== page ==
Thursday, November 02, 2006

The Rainbow Response

As many of you know, at their biannual meeting that begins in ten days time in Baltimore, the USCCB will discuss new guidelines for the pastoral care of "persons with a homosexual inclination." If that's a mouthful, it's OK -- you can just call them PWAHIS.

While the guidelines have been seen as a significant step in the church's outreach to its gay and lesbian crowd, for some they're not enough.

One of the more prominent groups in the realm of PWAHIS in the church has been the Chicago-based Rainbow Sash movement, who've gotten into the newspapers over the years for going up to communion wearing the eponymous sashes and either receiving the Eucharist or denying it. Either way, it becomes a story.

In a response, the sashers have announced that they'll be in Baltimore "to speak to truths of [their] lives" as the American hierarchy processes across Cathedral St from the Pratt Library to the Basilica of the Assumption for the November Meeting's opening liturgy on the evening of the 12th. Given its statement that "if the Bishops deny us Communion for being truthful it will only bring further shame on the Church," it seems the group's pushing for a confrontation.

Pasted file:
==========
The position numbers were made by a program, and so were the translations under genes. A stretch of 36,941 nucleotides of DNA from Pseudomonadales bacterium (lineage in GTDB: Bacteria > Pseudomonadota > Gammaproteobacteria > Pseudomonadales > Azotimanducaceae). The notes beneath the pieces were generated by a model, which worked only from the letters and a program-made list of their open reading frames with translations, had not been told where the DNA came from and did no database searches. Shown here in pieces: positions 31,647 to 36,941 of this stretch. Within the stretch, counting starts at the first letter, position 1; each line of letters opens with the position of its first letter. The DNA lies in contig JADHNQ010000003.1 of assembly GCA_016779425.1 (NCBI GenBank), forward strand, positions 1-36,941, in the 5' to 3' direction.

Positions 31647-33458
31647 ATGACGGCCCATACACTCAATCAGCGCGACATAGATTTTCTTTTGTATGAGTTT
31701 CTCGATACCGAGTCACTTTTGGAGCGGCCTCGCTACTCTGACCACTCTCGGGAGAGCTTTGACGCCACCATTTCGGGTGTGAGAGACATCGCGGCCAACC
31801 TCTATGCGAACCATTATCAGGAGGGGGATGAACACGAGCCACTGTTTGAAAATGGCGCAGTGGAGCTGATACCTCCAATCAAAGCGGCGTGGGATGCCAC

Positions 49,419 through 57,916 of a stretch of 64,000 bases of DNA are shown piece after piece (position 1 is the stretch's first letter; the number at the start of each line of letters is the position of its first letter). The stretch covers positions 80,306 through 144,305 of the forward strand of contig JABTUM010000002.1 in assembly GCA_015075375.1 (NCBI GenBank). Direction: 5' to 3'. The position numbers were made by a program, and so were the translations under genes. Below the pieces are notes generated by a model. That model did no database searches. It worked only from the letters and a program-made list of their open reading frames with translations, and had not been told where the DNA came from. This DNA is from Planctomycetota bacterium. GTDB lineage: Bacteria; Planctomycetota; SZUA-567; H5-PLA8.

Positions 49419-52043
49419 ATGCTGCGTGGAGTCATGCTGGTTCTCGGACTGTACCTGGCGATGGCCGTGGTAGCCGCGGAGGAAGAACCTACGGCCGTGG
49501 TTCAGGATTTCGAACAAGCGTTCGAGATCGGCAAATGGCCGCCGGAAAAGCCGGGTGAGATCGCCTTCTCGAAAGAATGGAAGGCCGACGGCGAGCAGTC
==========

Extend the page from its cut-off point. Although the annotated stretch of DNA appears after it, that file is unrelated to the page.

Here's some of their response to the proposed guidelines:
The Bishops of the United States admit to being confused about exactly how they should minister to Gay Catholics. They wonder how they can provide for their spiritual needs on one hand, while working hard to prevent the same people from receiving the same benefits that the civil society offers to people who go to bed with persons of the opposite gender.

Our Catholic Bishops lament that no one has found a cause of homosexuality, but they have never sought the cause of heterosexuality either. For reasons known only to them, they have never considered that human sexual orientation should be natural, spontaneous and joyous, no matter how it is expressed.

Nor, it seems, have they ever considered that the relationships enjoyed by Gay men and Lesbians are relationships based on love, where sex is no more or less of a factor than it is in straight relationships.

The one thing that the Bishops are quite clear on, is that their Guidelines on Pastoral Care are, at least for now, the final word on how priests all over the nation are to treat Gay parishioners. It's worthy of note that no where in this document do they take time to "factor in" the limitlessness of God's love and the fact that it is eternally and universally offered.